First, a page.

The 6th visits historic sites throughout the Carolinas, Virginia, and beyond, where they reenact battles and demonstrate eighteenth century skills and camp life. They have fun together and their members would not devote so many financial and temporal resources to the hobby if they did not love living history.

The 6th NC Regiment takes historical reenacting very seriously and prides themselves on the high quality of their interpretations of eighteenth century life. As reenactors, they share their historical knowledge with the public through these interpretations. In this manner, the Regiment can vividly explain the past, the everyday men and women who demanded freedom from colonial rule, and the social customs that defined their daily lives.

Kingbury's Artillery
Locke's Militia
The Artillery

Locke’s Dismounted Militia, which was formed early in 1990 was named for militia Colonel Francis Locke who along with his company of North Carolina militia was very active during the American Revolutionary War. Their unit began as a means for people in their area to be able to participate in the re-enactment of the “Battle at Colson’s” which originally took place on July 21st, 1780 near what is now Norwood, N.C.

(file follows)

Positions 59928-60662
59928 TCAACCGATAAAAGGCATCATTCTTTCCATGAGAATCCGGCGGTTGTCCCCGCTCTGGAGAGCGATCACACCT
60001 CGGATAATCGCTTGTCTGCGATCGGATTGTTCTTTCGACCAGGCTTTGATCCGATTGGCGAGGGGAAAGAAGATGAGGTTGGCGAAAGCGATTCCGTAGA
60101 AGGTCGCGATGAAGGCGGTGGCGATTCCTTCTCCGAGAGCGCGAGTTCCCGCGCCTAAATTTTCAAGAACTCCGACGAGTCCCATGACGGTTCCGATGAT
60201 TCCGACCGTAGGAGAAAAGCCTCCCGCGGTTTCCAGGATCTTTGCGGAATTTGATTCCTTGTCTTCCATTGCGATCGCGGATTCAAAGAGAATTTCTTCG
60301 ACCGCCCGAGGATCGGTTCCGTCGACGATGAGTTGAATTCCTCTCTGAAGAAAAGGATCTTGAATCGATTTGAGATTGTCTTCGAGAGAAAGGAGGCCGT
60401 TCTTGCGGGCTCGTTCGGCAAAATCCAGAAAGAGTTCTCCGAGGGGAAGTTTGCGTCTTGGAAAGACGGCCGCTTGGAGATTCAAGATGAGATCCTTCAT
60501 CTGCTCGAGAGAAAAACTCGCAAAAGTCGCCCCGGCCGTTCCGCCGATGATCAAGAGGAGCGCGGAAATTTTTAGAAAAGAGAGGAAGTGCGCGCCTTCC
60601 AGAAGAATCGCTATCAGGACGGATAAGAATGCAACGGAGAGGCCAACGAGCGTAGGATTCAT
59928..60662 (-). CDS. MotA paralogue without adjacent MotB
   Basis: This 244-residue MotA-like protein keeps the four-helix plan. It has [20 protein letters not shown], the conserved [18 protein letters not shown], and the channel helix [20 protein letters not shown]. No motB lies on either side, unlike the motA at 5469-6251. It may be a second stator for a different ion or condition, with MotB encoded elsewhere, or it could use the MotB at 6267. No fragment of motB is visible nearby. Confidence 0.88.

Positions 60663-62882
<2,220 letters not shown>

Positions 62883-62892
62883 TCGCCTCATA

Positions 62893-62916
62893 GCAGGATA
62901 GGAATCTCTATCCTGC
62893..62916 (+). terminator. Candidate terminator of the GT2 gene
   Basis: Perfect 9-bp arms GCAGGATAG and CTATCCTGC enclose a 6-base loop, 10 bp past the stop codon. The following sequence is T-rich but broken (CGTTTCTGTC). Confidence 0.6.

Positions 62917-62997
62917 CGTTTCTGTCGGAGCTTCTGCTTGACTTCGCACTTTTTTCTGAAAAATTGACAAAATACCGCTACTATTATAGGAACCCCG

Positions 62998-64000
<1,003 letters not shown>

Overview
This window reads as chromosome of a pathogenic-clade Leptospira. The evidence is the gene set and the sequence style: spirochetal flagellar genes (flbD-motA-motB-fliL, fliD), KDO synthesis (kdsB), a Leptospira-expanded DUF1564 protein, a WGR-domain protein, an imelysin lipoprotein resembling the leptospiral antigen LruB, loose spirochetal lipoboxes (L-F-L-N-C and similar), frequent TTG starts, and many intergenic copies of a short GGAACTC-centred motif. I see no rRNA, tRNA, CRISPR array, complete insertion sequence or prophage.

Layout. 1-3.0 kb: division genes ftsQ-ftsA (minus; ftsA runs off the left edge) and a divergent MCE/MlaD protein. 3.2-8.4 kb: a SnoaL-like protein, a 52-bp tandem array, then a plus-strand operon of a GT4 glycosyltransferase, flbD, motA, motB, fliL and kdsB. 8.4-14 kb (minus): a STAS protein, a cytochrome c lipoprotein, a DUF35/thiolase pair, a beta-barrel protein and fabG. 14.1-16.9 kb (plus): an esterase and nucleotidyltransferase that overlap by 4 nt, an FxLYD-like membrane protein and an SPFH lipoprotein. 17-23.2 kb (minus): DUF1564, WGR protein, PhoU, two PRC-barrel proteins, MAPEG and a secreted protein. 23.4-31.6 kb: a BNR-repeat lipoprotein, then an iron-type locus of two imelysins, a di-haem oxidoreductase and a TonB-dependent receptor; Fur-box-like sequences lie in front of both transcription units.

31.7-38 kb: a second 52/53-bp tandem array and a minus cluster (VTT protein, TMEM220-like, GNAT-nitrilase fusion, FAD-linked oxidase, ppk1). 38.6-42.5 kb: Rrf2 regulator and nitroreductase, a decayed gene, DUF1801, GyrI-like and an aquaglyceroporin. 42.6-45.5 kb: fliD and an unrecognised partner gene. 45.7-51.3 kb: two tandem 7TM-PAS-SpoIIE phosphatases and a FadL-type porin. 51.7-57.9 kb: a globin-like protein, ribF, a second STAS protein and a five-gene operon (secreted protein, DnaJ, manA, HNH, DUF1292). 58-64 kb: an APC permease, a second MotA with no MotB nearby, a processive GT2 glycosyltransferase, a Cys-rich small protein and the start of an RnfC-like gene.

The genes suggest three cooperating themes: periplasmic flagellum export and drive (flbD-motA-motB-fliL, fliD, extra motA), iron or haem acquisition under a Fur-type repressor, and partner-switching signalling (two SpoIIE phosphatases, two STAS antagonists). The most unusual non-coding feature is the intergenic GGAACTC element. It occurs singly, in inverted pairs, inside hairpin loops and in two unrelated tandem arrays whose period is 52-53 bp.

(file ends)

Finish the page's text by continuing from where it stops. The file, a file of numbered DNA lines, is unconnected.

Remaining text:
Their alternate persona is that of Kingsbury’s Independent North Carolina Artillery Company. North Carolina was the only state to have an independent artillery company which was part of the Continental Army. The North Carolina Artillery Company served with General George Washington’s Continental Army for over two years. Valley Forge and the Battle of Monmouth Courthouse among others. It was then sent South to help defend Charleston, S.C. and was surrendered with General Benjamin Lincoln’s Southern Army.

Southeastern Civilians
The Civilians

The Southeastern Civilian Living Historians is a non-profit organization dedicated to research, education, and accurate portrayal of civilians in all eras from the 17th, 18th, 19th, and early to mid 20th century through workshops & living history events.

There's No Place Like Home...

Travel through the stones to
Fraser's Ridge Homecoming 2021!